Including radishes in your diet can help fight various cancer types, such as colon, stomach, intestinal, oral and kidney cancer. This is due to the presence of vitamin C, folic acid and anthocyanins, which are powerful antioxidants. In addition, radish contains isothiocyanates, which alter the genetic pathways of cancer cells and cause their death. This prevents cancer cells from multiplying.
5Has good properties for cartilage
The vitamin C in radishes resists free radicals in our body and prevents any damage to the cartilage. Vitamin C also promotes the formation of collagen, the substance that makes up the cartilage of our body. Thus, eating radishes helps to prevent or delay the development of diseases such as arthritis.
6Won’t make you gain extra kilos, so eat as much as you wish
Radishes won’t interfere with your diet and won’t cause you to gain weight. 100 grams of radish has about 16 calories and virtually no fat. So it won’t sabotage your healthy diet. It’s the perfect crunchy snack when you feel like nibbling something.
Radishes are widely considered a natural remedy for jaundice, and radish leaves are the most useful for this purpose. Radish juice is beneficial when recovering from jaundice as it has a powerful detoxifying effect and helps to eliminate toxins from the blood and thus helps to purify it. Radishes help to prevent the breakdown of red blood cells in people suffering from jaundice by increasing the oxygen supply.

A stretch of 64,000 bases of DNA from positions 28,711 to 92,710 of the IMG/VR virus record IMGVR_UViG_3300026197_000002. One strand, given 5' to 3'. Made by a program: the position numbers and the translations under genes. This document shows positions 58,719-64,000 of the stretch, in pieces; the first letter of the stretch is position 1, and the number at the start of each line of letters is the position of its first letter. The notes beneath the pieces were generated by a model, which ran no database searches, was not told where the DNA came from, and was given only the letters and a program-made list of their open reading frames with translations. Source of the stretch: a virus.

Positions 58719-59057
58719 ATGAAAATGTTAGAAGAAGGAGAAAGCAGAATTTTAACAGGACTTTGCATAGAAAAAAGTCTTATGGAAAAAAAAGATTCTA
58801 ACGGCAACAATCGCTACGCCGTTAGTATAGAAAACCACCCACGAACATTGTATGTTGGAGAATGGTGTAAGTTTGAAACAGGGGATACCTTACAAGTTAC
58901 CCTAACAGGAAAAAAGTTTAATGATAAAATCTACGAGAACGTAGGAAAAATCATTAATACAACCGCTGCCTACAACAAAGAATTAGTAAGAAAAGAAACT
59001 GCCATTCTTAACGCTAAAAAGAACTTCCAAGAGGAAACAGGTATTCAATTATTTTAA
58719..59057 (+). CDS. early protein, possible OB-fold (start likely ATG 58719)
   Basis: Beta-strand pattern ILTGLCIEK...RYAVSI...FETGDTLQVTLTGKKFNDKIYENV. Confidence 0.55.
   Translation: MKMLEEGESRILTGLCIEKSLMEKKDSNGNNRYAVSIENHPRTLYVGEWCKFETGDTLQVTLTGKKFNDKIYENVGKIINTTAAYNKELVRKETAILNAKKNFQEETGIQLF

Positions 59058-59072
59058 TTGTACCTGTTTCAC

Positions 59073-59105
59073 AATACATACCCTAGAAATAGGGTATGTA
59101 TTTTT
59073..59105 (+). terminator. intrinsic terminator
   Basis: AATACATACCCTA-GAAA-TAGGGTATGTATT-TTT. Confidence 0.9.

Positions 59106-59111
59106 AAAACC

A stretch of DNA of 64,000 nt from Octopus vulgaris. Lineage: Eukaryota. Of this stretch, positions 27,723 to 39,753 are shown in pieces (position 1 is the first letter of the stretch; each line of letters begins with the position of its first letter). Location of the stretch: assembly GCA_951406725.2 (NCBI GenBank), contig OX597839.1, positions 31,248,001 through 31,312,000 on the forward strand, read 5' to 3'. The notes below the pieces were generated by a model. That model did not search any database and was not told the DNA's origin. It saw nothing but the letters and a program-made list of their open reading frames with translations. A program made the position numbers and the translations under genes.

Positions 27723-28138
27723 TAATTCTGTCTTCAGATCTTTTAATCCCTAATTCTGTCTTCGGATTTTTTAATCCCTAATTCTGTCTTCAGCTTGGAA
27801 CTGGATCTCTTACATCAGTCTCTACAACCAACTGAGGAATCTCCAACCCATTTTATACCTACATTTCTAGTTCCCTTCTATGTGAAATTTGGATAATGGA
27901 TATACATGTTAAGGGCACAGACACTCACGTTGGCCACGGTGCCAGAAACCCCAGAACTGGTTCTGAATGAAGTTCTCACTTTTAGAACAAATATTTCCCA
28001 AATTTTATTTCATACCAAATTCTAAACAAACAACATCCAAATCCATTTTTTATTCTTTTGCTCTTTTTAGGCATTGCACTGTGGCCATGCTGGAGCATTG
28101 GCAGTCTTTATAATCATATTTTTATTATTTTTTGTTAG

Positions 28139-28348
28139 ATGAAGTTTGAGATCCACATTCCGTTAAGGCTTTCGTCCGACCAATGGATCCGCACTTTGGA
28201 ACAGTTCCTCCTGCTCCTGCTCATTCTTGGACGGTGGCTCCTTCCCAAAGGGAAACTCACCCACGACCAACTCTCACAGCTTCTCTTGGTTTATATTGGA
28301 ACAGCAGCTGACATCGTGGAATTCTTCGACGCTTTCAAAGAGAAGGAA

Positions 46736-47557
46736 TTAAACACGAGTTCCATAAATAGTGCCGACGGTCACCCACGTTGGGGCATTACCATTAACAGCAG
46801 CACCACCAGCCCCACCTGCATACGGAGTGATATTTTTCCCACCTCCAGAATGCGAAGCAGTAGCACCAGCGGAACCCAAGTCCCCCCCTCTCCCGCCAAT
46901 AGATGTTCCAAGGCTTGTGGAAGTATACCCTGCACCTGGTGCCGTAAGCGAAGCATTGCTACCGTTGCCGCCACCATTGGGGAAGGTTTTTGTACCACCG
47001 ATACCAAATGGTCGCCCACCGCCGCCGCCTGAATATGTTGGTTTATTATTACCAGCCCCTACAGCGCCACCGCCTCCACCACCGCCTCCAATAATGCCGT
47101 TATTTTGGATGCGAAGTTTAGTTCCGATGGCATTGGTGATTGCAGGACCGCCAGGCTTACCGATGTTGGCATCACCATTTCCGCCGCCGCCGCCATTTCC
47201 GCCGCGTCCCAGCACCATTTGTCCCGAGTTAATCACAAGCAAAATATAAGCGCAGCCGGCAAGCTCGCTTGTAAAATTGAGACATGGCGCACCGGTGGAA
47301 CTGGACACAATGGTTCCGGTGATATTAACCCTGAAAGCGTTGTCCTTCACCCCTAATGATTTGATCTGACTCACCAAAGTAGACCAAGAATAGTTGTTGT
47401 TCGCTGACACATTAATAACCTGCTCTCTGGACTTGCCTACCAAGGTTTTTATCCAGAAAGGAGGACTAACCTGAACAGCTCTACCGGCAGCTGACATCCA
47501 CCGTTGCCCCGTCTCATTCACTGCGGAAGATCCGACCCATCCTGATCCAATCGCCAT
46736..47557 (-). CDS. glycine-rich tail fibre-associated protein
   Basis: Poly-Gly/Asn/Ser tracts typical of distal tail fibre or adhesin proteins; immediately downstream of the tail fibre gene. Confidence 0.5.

Radishes – Not very good news
In general, radishes are safe to eat but don’t overdo them if you have thyroid problems or are prone to allergies.
The main issue between radishes and our thyroid health lies in goitrogen – the natural substance in radishes. When foods rich in goitrogens are eaten raw, the goitrogen chemicals are released. When we eat radishes plain, e.g. sliced into a salad or dipped in hummus, we also consume these goitrogens.
Goitrogens are known for blocking iodine from reaching the thyroid gland. And iodine is essential for the proper functioning of the thyroid gland. Goitrogen can disrupt thyroid function. So if you have a thyroid problem you should be careful about the amount of radish you consume. Plus, it is better to cook radishes if you cannot help eating them.